Recently, the Welsh actor Rhys Ifans made headlines by walking out of an excruciating interview with the Times. Every actor who has ever spoken to the press had a secret frisson of empathy for Ifans. Every journalist who has had to talk to a showbiz personality experienced a twinge of sympathy for the unfortunate woman who copped a generous portion of abuse from Ifans.
An interview given to promote a movie or TV show can be a grisly business for all concerned. My personal record is 82 television interviews in one day. You try keeping the jokes alive even after ten. Your brain has turned to mush by lunchtime.
The most dispiriting thing at a press junket is the ‘round table’; here you are placed at a table of ten or so journalists, and are expected chirpily to respond to the same old questions as if you have never heard them before — ‘Tell us about working with so-and-so’, ‘Tell us about your character in this movie’. It is difficult not to scream sometimes. Or tell an enormous lie, just to see if anyone’s still awake: ‘Dickie Attenborough is an absolute bastard and is never less than roaring pissed’ — something like that.
Mind you, you can get a tad compassionate when you look around the vacant faces at the table, knowing you are perhaps the 15th thespian they have had to hear droning on about boring crap that day. They wear the same look of resigned despair I remember seeing on my classmates’ faces in fourth-form Latin. Nowadays I take a bag of sweets to the table and award one to anyone who asks something I’ve never heard before. Amazing how well this works.
The very first interview I remember giving was somewhat inauspicious. I was sent to Australia to publicise my first movie, Sleeping Dogs. Only one journalist turned up at the press conference, and he was there by mistake. Turned out he was a sports journalist and thought I was a rugby player. Since it was late in the day, we repaired to the bar, and got fairly hammered at the distributor’s expense. Nothing was written.
I am working in Australia now as it happens, so I probably will be unable to attend junkets for a couple of things I have coming out soon — A Long Way Down for the big screen and The Peaky Blinders for BBC2. Quel dommage. However, doing what I can to help, I thought I could interview myself, there being no one on hand from Speccie Life to do the job. Let us hope it goes better than Rhys’s Times jobbie.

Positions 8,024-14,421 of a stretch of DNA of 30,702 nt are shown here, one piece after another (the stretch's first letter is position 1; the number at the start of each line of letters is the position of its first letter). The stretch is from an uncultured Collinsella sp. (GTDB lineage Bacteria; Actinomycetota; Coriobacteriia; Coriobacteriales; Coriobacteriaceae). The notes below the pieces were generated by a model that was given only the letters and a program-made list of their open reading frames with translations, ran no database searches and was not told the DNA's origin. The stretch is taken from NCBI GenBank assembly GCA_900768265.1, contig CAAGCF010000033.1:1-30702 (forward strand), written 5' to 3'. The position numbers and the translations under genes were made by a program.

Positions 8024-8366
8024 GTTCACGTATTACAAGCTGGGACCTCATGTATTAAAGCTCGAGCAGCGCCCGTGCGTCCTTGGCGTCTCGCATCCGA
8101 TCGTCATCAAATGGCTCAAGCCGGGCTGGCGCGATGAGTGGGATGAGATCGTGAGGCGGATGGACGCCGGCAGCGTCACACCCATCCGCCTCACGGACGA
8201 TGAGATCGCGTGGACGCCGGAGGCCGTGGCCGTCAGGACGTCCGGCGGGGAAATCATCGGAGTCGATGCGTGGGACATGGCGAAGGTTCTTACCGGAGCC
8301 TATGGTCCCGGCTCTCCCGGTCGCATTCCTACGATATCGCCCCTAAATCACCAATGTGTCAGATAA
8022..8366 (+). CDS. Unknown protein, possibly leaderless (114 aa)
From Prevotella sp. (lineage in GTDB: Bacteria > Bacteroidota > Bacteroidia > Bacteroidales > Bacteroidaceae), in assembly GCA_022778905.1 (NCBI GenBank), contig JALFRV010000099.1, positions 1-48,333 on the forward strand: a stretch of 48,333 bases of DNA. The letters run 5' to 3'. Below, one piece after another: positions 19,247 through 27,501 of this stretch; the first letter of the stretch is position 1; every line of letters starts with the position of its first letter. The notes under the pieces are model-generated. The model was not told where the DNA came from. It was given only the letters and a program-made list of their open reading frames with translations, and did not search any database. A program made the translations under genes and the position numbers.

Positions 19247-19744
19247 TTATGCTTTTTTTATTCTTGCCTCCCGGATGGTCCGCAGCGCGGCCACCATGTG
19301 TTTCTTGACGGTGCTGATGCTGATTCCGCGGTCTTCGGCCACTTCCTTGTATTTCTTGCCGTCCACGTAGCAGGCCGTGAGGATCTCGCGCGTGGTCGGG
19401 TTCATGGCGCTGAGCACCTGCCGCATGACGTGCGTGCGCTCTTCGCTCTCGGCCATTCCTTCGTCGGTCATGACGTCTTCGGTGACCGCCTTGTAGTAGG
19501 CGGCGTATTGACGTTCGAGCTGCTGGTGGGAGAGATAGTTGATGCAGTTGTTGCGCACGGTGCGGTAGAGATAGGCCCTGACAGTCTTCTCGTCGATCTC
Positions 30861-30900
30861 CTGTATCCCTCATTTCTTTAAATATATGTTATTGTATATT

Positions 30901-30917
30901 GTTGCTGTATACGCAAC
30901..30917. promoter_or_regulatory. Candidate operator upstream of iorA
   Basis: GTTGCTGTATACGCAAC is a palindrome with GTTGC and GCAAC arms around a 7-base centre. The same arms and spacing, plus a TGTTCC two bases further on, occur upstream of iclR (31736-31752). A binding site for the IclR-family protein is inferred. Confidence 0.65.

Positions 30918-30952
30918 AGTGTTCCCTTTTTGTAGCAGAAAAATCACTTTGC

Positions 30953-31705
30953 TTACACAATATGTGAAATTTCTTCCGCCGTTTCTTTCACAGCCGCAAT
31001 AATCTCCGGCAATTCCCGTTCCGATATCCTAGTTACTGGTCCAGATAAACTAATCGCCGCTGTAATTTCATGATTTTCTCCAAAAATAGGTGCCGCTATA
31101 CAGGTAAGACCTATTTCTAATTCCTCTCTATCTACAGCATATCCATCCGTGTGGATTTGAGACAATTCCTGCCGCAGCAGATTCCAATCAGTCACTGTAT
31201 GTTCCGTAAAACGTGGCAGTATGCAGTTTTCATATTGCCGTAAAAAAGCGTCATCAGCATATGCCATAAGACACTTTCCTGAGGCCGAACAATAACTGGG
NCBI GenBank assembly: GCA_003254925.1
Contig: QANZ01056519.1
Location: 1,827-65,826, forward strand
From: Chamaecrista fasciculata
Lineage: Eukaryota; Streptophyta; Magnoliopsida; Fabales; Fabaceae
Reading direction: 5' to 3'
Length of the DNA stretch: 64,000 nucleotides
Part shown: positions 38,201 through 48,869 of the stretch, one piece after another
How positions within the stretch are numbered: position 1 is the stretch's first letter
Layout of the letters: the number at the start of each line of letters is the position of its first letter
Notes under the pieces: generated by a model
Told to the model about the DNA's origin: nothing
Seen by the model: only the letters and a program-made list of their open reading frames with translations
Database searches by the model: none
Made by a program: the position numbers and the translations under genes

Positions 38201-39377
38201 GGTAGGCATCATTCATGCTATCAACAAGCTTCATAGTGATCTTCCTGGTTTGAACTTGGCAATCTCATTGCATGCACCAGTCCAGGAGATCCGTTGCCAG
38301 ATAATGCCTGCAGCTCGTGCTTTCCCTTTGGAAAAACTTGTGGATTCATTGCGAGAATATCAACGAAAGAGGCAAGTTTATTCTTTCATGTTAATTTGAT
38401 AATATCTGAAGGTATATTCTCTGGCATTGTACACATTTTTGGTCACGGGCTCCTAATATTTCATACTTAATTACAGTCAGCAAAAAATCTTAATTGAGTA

Interviewer: So, er… [checks name on paper]… Sam, tell me about this new show Peaky Blunders.
Sam Neill: Blinders, mate, Blinders. Well, it’s Birmingham 1919, gang violence is rampant, and one gang in particular is in the ascendant — the Peaky Blinders. Cillian Murphy plays the boss and Helen -McCrory the matriarch. My character is a tough Ulster cop with a mission from Churchill, and possibly from God as well, to clean up the place. It’s epic. And very cool.
Interviewer: Nice suite, by the way. Mind if I raid your mini-bar? I loved you in The Matrix, I have to say.
Sam Neill: That was Hugo Weaving.
Interviewer: You’re kidding? No way. The elf? Never mind — Peaky Blinders. I thought you were brilliant in this. You always are. And what a fascinating role.
Sam Neill: Thanks very much. Yes, I was pretty pleased with how it went. It’s much easier if you have great direction and fab actors to work with.
Interviewer: I thought you knocked it out of the park. Your performance has Bafta written all over it. Any chance of a free case of your wine, by the way?
Sam Neill: Well, um, that probably wouldn’t be altogether ethical, would it? I mean, integrity of the British press and all that.
Interviewer: Oy, what’s up you? Mate, I just made that up. Got it off the press release. To be honest I’ve never heard of you.
Sam Neill: Are you telling me you haven’t actually bothered to see the show?
Interviewer: Nah, couldn’t be arsed. It’s your job to talk up the show, not mine. And frankly I’m pissed off they didn’t give me someone interesting to talk to. Like Stephen Fry. But listen, are you on antibiotics? I only ask because you seem to be slurring. And you’ve gone a funny red colour.
Sam Neill: …[walks out swearing]
Never talking to him again. Oh, and before I forget — A Long Way Down was a lot of fun. Some of my favourite people are in
it, like Toni Collette, Pierce Brosnan, Aaron Paul (from Breaking Bad) and Imogen Poots. And is she fab! Take it from me, you are going to see a lot more of her. I bet she gives a good interview too.
Sam Neill is both an actor and vigneron at Two Paddocks Vineyards.